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Introduction

Crash Course in No-limit Hold'em for Beginners

Shifting Your Thinking from Limit to No-limit

The 8 Winning Principles of No-limit Texas Hold'em

How to Determine the Strength of Your Hand:

Determining How Much to Bet:

Understanding Your Opponents:

Knowing When and How to Bluff

SCENARIO 68

THE FOLLOW-UP BLUFF

You are in the middle stages of the poker tournament with an average stack of $2,000 in chips. The blinds are now $ 50-$ 100. You are in the cutoff seat. Solid Sam is on the button, one seat to your left. Passive Paul determining is in the small blind and Tight Ted is in the big blind. You think this might be a good opportunity to pick up the blinds, so you make it $ 350 to go.

Sam thinks for a few seconds and then folds. Passive Paul folds Tight Ted decides to call.

You have:

                            

The flop cones:

                                

Ted checks and you try to steal the pot limit holdem by betting $ 500. Ted calls. The turn card is the K ?. Ted checks again.

The action is up to you.

What's Your Move?
A. Check
B. Move all-in

Analysis

There was no logical poker draw on the flop. When Ted called your bet on the flop, he most likely had a ten in his hand or some kind of pocket winning principles Pair.

What you fear the most is that Ted flopped a set and is slow-playing poker it. You have no chance to win this pot by checking. You know that Ted does not call the flop with just overcard game, so the king on the turn is a scare card for him if he does not needed have an A-10.

The Strategy We Suggest

This is a good opportunity to try a follow-up bluff. This is a good time to move all in (B) and steal the pot from him.

After all, we call him "Tight" Ted for a reason.

SCENARIO 69

THE FOLLOW-UP 2

It is the early stage of the tournament. Two players have limped into the pot.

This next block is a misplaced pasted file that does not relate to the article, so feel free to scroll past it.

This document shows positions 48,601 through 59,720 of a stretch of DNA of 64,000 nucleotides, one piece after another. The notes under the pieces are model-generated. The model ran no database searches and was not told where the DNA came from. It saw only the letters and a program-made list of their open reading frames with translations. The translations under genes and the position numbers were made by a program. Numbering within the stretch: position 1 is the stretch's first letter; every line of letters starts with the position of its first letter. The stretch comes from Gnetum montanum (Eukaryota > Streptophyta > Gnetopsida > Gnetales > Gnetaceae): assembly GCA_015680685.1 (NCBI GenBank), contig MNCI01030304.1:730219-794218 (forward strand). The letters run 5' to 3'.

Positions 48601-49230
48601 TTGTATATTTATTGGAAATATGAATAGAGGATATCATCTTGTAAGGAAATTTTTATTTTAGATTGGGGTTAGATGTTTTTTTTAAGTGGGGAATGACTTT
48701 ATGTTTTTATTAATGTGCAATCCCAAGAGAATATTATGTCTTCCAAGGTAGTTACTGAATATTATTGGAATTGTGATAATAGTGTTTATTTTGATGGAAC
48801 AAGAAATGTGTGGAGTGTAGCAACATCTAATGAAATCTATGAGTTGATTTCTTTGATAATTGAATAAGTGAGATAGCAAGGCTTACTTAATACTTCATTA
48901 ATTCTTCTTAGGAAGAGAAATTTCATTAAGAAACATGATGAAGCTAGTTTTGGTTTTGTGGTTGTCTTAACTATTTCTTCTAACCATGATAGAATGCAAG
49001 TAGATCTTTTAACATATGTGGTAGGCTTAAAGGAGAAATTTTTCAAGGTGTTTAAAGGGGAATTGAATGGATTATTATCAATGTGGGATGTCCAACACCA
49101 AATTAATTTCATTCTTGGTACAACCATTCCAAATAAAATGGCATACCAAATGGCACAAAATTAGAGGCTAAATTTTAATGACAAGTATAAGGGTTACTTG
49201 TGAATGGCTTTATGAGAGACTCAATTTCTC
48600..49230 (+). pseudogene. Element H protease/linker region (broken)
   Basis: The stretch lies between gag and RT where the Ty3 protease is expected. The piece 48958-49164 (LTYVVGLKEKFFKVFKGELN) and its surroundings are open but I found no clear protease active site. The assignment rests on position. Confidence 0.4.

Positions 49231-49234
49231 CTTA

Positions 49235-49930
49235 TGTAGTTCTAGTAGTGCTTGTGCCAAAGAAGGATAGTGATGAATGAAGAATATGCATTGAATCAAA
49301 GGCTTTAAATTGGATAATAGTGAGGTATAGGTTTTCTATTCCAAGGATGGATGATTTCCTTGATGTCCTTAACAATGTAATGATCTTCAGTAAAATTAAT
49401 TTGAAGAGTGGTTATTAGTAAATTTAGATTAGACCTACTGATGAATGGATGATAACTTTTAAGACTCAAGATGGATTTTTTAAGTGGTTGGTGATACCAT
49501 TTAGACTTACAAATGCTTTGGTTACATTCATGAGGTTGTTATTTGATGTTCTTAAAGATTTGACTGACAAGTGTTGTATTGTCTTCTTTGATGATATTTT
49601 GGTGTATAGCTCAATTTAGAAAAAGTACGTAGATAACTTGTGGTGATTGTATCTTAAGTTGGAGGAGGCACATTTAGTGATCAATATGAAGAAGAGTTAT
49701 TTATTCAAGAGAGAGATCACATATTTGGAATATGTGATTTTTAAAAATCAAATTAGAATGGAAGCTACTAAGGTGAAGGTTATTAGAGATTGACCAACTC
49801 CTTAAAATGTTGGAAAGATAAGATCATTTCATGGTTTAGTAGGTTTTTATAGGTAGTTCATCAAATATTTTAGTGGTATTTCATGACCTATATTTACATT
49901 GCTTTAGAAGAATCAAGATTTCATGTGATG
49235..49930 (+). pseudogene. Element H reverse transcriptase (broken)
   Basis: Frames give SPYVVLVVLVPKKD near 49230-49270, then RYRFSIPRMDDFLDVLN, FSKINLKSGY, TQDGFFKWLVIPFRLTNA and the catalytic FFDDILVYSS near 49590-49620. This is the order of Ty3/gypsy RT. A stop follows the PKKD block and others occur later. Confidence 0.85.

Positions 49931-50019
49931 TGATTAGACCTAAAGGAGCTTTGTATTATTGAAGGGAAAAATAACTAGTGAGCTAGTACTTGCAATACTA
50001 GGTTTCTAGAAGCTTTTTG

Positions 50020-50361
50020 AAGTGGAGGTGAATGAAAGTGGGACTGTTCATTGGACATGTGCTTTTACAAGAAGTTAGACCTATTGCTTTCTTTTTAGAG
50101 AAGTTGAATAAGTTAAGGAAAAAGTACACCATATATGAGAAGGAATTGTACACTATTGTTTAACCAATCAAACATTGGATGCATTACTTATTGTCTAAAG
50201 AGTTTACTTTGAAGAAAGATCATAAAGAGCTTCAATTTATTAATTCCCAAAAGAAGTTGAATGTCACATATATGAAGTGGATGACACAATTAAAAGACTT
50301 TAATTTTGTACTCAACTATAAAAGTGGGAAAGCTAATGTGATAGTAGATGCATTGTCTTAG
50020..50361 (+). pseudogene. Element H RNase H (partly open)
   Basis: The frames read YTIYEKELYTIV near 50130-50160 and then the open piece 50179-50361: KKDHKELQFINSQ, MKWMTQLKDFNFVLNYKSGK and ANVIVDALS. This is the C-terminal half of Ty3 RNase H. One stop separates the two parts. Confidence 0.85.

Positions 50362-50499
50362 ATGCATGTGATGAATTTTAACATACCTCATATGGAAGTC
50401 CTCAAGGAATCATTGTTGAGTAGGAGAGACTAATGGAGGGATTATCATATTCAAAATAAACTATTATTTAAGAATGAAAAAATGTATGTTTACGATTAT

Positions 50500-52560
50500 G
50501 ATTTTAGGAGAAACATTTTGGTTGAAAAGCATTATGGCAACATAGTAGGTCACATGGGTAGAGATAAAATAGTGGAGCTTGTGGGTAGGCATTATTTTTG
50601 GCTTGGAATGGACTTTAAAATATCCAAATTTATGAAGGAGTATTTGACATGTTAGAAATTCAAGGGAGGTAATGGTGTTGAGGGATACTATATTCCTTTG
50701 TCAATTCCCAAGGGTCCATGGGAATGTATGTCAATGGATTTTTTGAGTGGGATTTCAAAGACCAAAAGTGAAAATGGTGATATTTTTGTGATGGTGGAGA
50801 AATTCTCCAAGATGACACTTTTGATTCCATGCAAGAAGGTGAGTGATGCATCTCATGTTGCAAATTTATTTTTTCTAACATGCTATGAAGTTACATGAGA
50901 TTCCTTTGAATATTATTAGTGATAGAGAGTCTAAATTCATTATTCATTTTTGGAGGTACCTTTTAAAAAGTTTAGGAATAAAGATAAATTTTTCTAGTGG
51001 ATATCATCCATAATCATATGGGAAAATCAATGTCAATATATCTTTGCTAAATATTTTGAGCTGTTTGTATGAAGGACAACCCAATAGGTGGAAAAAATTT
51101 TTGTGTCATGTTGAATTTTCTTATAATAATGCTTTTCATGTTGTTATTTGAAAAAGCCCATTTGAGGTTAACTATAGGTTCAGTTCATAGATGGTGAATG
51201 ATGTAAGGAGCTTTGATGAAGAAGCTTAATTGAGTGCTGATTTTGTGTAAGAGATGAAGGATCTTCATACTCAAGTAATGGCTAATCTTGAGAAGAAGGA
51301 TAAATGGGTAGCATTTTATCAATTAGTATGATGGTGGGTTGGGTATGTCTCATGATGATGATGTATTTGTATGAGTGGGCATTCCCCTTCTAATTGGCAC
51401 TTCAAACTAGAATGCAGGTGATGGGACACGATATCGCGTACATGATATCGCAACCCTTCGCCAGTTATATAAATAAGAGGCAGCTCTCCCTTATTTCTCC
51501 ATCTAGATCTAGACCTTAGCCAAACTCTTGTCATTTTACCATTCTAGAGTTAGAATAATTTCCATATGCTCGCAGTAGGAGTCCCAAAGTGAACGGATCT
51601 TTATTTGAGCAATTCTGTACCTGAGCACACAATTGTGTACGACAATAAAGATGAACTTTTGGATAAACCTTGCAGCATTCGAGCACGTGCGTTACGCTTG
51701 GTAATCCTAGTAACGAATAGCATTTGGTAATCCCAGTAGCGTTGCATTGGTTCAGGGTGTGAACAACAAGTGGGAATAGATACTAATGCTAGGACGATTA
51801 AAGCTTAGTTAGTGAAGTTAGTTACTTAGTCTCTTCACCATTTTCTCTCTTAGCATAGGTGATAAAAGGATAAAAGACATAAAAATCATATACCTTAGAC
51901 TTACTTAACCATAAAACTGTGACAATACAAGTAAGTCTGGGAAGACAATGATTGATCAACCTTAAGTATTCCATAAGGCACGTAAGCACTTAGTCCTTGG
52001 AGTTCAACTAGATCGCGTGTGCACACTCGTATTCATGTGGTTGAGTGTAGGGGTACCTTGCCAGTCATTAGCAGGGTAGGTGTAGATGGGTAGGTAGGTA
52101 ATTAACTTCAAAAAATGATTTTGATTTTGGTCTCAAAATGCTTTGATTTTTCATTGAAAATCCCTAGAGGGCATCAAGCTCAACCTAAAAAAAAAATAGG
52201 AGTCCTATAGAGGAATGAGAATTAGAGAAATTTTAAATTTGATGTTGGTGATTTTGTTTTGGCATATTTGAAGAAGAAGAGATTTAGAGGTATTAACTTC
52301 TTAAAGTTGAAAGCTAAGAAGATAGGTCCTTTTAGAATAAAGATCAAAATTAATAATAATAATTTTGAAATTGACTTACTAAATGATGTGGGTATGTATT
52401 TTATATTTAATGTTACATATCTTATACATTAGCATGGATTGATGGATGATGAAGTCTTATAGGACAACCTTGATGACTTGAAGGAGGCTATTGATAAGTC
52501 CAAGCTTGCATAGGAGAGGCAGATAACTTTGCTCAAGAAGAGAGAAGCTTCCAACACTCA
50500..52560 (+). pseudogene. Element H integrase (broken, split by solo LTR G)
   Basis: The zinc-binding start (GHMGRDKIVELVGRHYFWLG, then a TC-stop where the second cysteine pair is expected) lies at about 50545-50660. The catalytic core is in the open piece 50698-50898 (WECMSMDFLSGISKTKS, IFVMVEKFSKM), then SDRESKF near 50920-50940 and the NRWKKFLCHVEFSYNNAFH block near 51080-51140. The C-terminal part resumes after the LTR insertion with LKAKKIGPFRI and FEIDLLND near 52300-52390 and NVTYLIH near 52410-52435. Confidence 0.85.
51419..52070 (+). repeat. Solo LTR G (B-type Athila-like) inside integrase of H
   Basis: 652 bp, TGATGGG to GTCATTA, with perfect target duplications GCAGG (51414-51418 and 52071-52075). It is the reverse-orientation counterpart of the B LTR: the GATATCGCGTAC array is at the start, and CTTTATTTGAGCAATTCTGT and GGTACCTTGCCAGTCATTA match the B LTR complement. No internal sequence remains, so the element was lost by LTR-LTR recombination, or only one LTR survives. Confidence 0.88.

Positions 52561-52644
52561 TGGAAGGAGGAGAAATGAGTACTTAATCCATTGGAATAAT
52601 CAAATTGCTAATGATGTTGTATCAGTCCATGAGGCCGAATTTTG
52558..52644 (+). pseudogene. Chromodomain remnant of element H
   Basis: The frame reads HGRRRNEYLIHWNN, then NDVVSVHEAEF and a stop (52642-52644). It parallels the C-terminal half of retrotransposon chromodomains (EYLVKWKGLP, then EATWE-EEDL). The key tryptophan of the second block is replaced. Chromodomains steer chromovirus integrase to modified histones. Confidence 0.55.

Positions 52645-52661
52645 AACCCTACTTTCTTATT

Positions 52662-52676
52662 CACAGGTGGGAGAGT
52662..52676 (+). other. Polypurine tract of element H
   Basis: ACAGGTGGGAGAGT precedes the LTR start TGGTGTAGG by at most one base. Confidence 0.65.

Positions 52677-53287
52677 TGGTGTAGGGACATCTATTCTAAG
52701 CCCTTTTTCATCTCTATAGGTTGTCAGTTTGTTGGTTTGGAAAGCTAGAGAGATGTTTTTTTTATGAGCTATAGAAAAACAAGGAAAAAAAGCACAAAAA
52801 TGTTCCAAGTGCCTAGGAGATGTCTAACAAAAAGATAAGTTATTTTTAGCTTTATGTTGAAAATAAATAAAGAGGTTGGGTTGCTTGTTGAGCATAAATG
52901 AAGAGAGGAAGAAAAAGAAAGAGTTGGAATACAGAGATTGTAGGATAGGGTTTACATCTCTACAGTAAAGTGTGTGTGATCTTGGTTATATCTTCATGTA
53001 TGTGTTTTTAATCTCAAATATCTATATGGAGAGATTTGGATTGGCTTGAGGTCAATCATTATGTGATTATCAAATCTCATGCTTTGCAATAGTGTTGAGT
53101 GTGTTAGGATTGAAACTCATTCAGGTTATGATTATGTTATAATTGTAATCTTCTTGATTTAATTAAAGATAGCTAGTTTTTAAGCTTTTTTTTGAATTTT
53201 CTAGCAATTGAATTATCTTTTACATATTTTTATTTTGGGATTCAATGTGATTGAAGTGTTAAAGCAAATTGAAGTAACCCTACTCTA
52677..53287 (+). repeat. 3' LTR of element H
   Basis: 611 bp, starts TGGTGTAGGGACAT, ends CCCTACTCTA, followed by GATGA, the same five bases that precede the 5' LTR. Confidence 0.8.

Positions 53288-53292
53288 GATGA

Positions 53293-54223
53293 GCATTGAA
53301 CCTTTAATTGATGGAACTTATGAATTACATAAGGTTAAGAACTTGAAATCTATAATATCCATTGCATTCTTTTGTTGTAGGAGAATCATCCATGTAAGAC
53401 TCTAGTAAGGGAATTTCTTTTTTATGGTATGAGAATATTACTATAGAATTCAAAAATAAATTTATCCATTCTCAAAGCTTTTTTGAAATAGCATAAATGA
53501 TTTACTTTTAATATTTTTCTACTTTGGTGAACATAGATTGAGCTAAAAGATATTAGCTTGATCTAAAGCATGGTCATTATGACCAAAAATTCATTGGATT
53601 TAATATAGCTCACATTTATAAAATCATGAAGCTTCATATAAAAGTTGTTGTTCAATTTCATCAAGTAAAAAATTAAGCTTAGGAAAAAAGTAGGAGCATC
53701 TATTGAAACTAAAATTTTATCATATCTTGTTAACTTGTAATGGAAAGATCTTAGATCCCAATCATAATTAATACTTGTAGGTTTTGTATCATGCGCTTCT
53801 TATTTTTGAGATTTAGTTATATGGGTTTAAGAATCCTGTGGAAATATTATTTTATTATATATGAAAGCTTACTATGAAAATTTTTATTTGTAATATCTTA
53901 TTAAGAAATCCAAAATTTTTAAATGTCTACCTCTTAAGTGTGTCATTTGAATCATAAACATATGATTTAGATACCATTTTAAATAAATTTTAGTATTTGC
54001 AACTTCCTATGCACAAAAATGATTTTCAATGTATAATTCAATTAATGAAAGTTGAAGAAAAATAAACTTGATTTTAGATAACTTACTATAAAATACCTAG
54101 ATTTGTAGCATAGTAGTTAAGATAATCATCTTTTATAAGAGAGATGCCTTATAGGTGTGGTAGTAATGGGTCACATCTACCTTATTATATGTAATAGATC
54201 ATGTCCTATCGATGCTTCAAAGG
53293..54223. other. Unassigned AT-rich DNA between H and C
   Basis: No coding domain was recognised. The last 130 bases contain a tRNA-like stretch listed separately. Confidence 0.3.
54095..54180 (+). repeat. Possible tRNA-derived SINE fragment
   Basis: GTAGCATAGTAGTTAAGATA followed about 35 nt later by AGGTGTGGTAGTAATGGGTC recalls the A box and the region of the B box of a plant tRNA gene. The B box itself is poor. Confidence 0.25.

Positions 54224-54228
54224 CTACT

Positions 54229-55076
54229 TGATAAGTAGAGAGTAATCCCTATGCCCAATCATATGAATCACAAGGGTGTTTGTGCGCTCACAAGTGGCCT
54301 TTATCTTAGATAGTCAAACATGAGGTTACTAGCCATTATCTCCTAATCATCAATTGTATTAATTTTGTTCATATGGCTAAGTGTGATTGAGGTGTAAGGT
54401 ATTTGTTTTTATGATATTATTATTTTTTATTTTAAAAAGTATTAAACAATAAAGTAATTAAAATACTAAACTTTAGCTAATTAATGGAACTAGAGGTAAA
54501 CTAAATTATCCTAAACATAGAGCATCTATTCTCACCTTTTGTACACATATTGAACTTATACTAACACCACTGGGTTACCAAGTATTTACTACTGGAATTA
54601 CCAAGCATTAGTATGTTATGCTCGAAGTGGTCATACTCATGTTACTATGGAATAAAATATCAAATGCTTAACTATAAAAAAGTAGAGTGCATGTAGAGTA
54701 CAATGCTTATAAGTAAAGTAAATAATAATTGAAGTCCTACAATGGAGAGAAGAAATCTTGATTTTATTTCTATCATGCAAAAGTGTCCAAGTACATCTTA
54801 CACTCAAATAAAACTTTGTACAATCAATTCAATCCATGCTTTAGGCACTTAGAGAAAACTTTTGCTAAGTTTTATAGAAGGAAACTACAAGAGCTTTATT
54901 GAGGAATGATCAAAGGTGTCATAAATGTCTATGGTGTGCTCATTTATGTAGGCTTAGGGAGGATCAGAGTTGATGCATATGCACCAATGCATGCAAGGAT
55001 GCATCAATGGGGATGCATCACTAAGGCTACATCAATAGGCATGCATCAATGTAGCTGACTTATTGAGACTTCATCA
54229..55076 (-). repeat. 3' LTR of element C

You are on the button with:

                            

You also limp in. Both blinds see the flop "cheap. " That is, the small blind completes the minimum big bet holdem and the big blind just calls.

The flop is:

                                

Everyone checks to you. Trying to steal, you decide to bet $ 125, the size of the pot. Both blinds fold, as does the first limper. Authority Artie stalls for about a minute and then finally decides to call, asking "Do you really have an ace?"

The turn card is another ace. Artie checks.

What's Your Move?
A. Check
B. Bet around $ 300
C. Move all in

Analysis

Since Artie was the next to last to act, it is almost certain that he does not have an ace in his hand because he didn't bet. He probably has either a seven card stud in his hand or a pocket pair. Artie prides himself on his ability to read other players. He will make an occasional great call, and will make what he thinks is a good fold if he thinks he is Beaten.

The Strategy We Suggest

If Artie thinks you have an ace, he knowing bluff that he probably is drawing dead. If you check, you can't win in a showdown. If you move in and overbet the pot, artie might suspect a bluff and call you. The right play is (B). When you make a bet that is less than the size of the pot, it looks as though you want some action.

You're counting on Artie to think this thought poker effect and decide to fold.

4

Tournament Practice hands

Tournament Practice Flops:

Bluffing Practice Hands

How to Play No-limit Hold'em

10 Ways to Practice No-limit Texas Hold'em

Extra Stuff

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